With only a few days to go until the IFIP summer school 2021, we are happy to announce that Sandra will lead a workshop related to EnCaViBS on 19 August 2021. The workshop aims to contribute to defining the concept of ‘state of the art’ in the context of IT security.
Workshop Abstract: In the context of IT security, legal instruments commonly demand that IT security is brought up to the level of ‘state of the art’. This leads to the question what exactly constitutes or amounts to ‘state of the art’. Commonly, the notion refers to the highest level of general development achieved at a particular time.
In law, the notion has some tradition in patent law as well as in tort law. As regards the latter, it may be used as a legal defence, meaning that for instance a manufacturer can not be held liable if he can prove that the state of technical and scientific knowledge, at the time when the product was put in circulation, was not such as to enable the existence of a certain defect to be discovered. With increasing regulation of technology and in particular information technology, the notion of state of the art gains in importance.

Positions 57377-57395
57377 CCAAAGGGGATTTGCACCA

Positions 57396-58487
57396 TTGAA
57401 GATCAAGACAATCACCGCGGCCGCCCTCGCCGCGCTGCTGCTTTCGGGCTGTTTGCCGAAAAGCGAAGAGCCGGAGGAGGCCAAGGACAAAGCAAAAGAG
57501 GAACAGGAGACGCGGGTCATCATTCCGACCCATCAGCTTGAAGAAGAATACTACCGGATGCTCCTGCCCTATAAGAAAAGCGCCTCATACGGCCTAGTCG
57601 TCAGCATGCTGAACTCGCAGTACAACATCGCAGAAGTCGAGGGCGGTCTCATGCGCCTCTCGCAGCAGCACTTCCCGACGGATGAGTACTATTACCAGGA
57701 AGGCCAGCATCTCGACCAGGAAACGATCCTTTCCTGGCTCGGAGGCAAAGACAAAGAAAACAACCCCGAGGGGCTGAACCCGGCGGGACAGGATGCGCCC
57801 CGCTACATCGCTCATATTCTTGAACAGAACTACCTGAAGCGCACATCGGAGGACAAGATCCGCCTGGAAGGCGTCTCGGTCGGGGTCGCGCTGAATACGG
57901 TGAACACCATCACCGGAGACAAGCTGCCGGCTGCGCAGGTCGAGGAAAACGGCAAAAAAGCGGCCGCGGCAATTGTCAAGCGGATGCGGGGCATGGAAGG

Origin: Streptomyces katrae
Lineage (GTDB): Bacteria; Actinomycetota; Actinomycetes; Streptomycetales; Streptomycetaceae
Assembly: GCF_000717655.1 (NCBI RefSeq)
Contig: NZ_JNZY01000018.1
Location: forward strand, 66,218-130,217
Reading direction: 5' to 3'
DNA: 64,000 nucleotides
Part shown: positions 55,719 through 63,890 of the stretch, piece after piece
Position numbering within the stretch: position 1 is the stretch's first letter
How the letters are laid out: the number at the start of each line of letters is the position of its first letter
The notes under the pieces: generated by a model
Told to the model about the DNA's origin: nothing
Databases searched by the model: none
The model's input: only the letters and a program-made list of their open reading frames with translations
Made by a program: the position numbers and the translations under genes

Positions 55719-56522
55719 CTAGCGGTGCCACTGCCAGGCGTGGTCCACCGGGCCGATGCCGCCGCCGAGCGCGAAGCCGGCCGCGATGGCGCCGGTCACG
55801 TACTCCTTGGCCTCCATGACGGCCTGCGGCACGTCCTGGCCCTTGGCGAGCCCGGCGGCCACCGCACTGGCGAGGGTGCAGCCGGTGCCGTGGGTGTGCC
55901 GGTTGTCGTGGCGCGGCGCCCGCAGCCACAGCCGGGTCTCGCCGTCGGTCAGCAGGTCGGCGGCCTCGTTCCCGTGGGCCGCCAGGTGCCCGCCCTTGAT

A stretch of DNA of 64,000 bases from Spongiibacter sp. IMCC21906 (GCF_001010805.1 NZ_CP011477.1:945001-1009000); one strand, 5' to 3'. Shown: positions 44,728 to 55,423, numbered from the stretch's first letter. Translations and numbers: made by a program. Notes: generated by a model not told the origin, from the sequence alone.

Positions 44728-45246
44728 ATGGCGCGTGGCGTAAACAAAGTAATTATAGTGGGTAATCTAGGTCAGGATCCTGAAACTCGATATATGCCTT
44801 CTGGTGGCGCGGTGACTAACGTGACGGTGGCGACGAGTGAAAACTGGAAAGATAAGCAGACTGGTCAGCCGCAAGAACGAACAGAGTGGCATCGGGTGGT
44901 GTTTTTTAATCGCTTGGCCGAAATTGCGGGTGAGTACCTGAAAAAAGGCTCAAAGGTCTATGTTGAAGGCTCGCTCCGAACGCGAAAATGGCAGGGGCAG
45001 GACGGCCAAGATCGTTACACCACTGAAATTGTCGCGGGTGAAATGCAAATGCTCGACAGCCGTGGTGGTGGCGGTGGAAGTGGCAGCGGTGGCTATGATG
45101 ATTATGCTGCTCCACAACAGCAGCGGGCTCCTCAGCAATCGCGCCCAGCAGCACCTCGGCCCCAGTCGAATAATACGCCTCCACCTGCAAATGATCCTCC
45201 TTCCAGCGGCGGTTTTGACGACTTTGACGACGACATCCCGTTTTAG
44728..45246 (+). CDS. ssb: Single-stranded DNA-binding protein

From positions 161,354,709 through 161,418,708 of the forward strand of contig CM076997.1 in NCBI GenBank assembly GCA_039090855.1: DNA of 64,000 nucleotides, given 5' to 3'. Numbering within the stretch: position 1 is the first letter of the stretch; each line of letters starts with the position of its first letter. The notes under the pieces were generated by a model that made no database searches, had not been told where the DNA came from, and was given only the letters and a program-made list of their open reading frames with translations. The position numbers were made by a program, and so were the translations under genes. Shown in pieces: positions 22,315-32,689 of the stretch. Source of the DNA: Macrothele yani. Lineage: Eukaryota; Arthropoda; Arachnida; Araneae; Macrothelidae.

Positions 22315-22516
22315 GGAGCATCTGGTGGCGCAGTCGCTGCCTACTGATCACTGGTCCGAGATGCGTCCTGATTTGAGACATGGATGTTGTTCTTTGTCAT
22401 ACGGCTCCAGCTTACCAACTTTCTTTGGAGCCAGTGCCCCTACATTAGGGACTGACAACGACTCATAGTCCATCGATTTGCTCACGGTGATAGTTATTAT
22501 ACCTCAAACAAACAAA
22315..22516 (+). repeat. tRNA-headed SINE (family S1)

As the first horizontal instrument on cybersecurity at EU level, the NIS Directive requires that Member States shall ensure that operators of essential services (OESs) and digital service providers (DSPs) take appropriate and proportionate technical and organisational measures to manage the risks posed to the security of network and information systems which they use in their operations, or in the context of offering specific services. Having regard to the ‘state of the art’, those measures shall ensure a level of security of NIS appropriate to the risk posed. Similarly, the GDPR requires data controllers, and to some extent processors, to take ‘state of the art’ into account when implementing appropriate technical and organisational measures to mitigate the risks caused by their data processing activities. The same applies to public electronic communications networks or services regarding the security of their networks and services under the EECC. However, none of these legal interventions provides a binding legal definition of the concept of ‘state of the art’ in the context of IT security. Although the notion is widely referred to in legal texts, there is no standard legal definition of the notion.
In this workshop, we will try to define what can be considered ‘state of the art’: We will analyse the contexts in which the notion or similar notions like ‘best available techniques’ have been used by legislators. Following an introduction to the three step theory employed in German law, where ‘state of the art’ is located between the ‘generally accepted rules of technology (‘allgemein anerkannte Regeln der Technik’) and the ‘state of science and technology’ (‘Stand der Wissenschaft und Technik’), we will then try to determine ‘state of the art’ in the context of IT security.